Commentary by Alex IRELAND
The veiling of women in Islam – common across the Middle East, and in emigrant populations from the region – is a highly controversial topic. Whilst some commentators claim that the veil oppresses women, and even that it epitomises an oppression of women ingrained in Muslim thought, others argue that the veil is a harmless fashion choice or expression of religiosity. The reality is more complex than either of these views imply, and is bound up in difficult issues of identity and politicisation.
To start with, Islam did not itself begin the tradition of veiling women. Various veiling practices were already prevalent around the Mediterranean when Islam was formed, and during the Arab expansion into these areas, veiling – along with many other traditions and practices – was assimilated into Islam. Furthermore, veiling practices have arisen in separate cultures throughout history (especially in relation to religion), and so to speak of the ‘Muslim’ veil is somewhat misleading. What Islam has allowed is the propagation of veiling on a large scale, and by acting as a vehicle through which other parties can legitimise and encourage veiling, Islam has perpetuated the practice.
It is worth noting that many Muslims do not view veiling as compulsory, or as an integral part of their faith, and that an obligation to veil is only one possible interpretation of the Quran. A number of Islamic sects throughout history have even formed arguments – rooted in the Quran – explicitly against veiling practices. It is thus worth bearing in mind that the practice of veiling society-wide, although commonly viewed in the West as an essentially Muslim act, is as much reflective in the long term of the society that imposed that interpretation as it is reflective of Islam per se. That said, many wearers of the veil today explicitly state Islam as a motivation for their individual choice, and cultural inertia acts in the short term to limit any society-wide change in interpretation.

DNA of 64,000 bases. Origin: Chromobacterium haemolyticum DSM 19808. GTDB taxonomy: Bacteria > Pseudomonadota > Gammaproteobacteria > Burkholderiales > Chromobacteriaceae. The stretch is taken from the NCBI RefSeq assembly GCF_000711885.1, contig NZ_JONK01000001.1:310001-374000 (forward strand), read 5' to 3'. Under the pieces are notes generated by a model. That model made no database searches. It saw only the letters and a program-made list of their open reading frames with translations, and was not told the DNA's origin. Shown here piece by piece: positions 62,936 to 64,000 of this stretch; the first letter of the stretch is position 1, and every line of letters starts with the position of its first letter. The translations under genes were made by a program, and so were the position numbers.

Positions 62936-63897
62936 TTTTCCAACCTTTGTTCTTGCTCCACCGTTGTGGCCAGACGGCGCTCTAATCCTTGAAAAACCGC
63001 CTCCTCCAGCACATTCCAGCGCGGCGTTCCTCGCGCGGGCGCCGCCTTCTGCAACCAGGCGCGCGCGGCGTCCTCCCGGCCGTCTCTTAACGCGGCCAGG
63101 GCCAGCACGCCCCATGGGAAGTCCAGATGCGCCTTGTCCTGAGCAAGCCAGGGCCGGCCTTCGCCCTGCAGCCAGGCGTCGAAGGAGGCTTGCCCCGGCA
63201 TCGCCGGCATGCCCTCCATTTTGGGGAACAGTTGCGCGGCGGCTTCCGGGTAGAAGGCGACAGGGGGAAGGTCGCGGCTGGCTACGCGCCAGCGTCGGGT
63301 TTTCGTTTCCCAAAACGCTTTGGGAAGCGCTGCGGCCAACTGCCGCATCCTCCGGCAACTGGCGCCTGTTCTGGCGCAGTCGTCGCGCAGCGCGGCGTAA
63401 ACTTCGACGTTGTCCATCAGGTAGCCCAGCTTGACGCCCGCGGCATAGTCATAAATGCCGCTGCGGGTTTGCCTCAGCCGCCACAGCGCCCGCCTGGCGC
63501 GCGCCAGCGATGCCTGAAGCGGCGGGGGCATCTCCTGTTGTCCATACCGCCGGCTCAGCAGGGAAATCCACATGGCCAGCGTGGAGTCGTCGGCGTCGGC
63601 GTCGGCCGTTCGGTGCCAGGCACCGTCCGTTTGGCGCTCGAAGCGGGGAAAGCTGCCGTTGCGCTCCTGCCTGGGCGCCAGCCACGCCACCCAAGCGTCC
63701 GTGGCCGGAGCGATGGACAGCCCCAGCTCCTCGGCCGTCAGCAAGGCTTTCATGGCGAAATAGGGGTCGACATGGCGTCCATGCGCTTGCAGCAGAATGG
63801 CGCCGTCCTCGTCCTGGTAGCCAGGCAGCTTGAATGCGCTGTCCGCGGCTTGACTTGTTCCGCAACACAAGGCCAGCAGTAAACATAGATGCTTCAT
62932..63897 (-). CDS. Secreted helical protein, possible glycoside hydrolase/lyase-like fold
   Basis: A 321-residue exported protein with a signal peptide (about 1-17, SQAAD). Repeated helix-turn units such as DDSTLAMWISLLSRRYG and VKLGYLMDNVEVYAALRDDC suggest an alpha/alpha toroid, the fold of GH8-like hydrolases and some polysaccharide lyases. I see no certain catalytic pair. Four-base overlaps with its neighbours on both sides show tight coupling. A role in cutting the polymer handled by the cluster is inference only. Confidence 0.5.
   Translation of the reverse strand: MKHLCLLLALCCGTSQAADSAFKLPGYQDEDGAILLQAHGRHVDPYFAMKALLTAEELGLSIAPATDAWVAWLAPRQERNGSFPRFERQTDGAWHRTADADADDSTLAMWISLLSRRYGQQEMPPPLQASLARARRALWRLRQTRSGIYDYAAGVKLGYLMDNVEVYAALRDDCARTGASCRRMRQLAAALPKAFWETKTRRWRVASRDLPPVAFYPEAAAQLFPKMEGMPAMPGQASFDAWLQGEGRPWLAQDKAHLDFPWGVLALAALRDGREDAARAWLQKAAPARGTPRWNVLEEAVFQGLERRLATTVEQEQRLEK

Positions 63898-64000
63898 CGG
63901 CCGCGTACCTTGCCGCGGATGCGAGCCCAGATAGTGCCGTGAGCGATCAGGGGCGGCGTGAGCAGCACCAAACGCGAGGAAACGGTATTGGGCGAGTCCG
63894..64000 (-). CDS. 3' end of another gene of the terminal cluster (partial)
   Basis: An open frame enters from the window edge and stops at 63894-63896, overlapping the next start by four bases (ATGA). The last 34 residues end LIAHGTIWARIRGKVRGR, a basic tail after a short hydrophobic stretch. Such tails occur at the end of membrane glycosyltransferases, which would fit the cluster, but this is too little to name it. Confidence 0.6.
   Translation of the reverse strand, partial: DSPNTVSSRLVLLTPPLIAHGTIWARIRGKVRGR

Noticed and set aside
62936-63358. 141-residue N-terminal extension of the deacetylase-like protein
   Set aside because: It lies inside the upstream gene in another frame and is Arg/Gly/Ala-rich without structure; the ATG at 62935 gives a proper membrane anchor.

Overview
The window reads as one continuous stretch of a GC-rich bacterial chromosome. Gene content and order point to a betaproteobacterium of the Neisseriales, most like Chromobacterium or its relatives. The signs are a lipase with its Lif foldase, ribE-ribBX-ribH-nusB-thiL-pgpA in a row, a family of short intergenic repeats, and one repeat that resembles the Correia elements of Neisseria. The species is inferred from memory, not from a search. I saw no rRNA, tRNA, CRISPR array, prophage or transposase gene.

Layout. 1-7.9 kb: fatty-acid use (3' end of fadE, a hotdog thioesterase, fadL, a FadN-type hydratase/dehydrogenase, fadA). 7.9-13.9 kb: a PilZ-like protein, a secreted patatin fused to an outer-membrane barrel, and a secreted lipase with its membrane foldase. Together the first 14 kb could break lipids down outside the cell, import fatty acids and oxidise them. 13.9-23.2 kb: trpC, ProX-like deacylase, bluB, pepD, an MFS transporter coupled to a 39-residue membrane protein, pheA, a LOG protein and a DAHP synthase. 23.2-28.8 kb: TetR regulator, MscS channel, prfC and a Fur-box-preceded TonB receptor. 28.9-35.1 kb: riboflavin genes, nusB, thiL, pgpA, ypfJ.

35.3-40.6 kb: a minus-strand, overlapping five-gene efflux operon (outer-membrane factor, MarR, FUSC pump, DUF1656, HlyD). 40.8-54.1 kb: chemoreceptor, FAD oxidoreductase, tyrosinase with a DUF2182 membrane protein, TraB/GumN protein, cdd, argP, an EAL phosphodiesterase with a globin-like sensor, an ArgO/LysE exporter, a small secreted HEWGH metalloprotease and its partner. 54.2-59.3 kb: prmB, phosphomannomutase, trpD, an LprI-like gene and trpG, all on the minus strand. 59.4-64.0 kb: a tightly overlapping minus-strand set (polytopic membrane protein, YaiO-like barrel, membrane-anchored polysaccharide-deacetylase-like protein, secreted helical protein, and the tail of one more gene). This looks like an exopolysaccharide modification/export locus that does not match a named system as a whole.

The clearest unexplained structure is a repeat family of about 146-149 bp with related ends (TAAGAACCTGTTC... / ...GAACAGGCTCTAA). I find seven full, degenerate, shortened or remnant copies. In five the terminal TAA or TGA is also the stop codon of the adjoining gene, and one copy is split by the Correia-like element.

The symbolism of the veil is complicated, however, by motivations of cultural expression separate from devotion to religion. For many, the veil stands for an expression of their native culture and traditional fashion, rather than any explicitly religious statement. This can be seen in the choices of some emigrants living outside the Middle East, some of whom wear the veil to express their wider home culture (or especially, if born after their parents had emigrated, their cultural roots) rather than religion specifically. But this can also be the case within the wider Middle East. To understand why, it is important to look at the history of politicisation of the symbol of the veil.
In the early 20th century, as European powers were colonising the Middle East, many thinkers and commentators looked to demonise the people that they were colonising in order to morally justify their harsh treatment, and the project of colonisation in general. One especially popular topic of focus was the practice of veiling, by which European commentators sought to represent the Muslim man as backward and oppressive, and in turn to represent their own societies as enlightened liberators in the Middle East. This had the unintended effect of highlighting the veil as a symbol not just of Muslim piety, but now as an essentially Arab garment vis-à-vis the colonisers, and as a focus of anti-colonial sentiments and emotional resistance.
In some countries that Britain and France colonised, there was an attempted ‘Europeanisation’ of culture and dress, which sometimes included a full-scale banning of veiling. This acted to further reinforce the dynamic of the veil as standing for Arab culture as a whole, rather than just Muslim devotion. By banning veiling, the veil was emphasised as a focal point of wider anti-colonial sentiments, and a method by which any Arab woman (or male, if he had influence over women in the same household as him) could define herself as distinctly Arab. Thus, the veil has come to take on complex symbolism around anti-colonial sentiments, Arab national pride, and wider Arab culture – it is no longer limited to Islamic symbolism.
Some commentators assert that veiling is oppressive towards women in itself, and that it also feeds wider misogyny in societies in which it is prevalent. There is certainly validity towards these claims, but it is not within the scope of this article to assess this issue. What this article has aimed to show is that there is another dynamic at play – that it may be the case that veiling disempowers women in relation to men society-wide, but that it can also empower the members of a Middle Eastern society in relation to those from the West, by providing a symbol of cultural assertion and pride (even when there is no explicit colonial dynamic). And on an individual level, any woman’s choice to veil may be just as much about cultural empowerment and identity as it is about any other issue.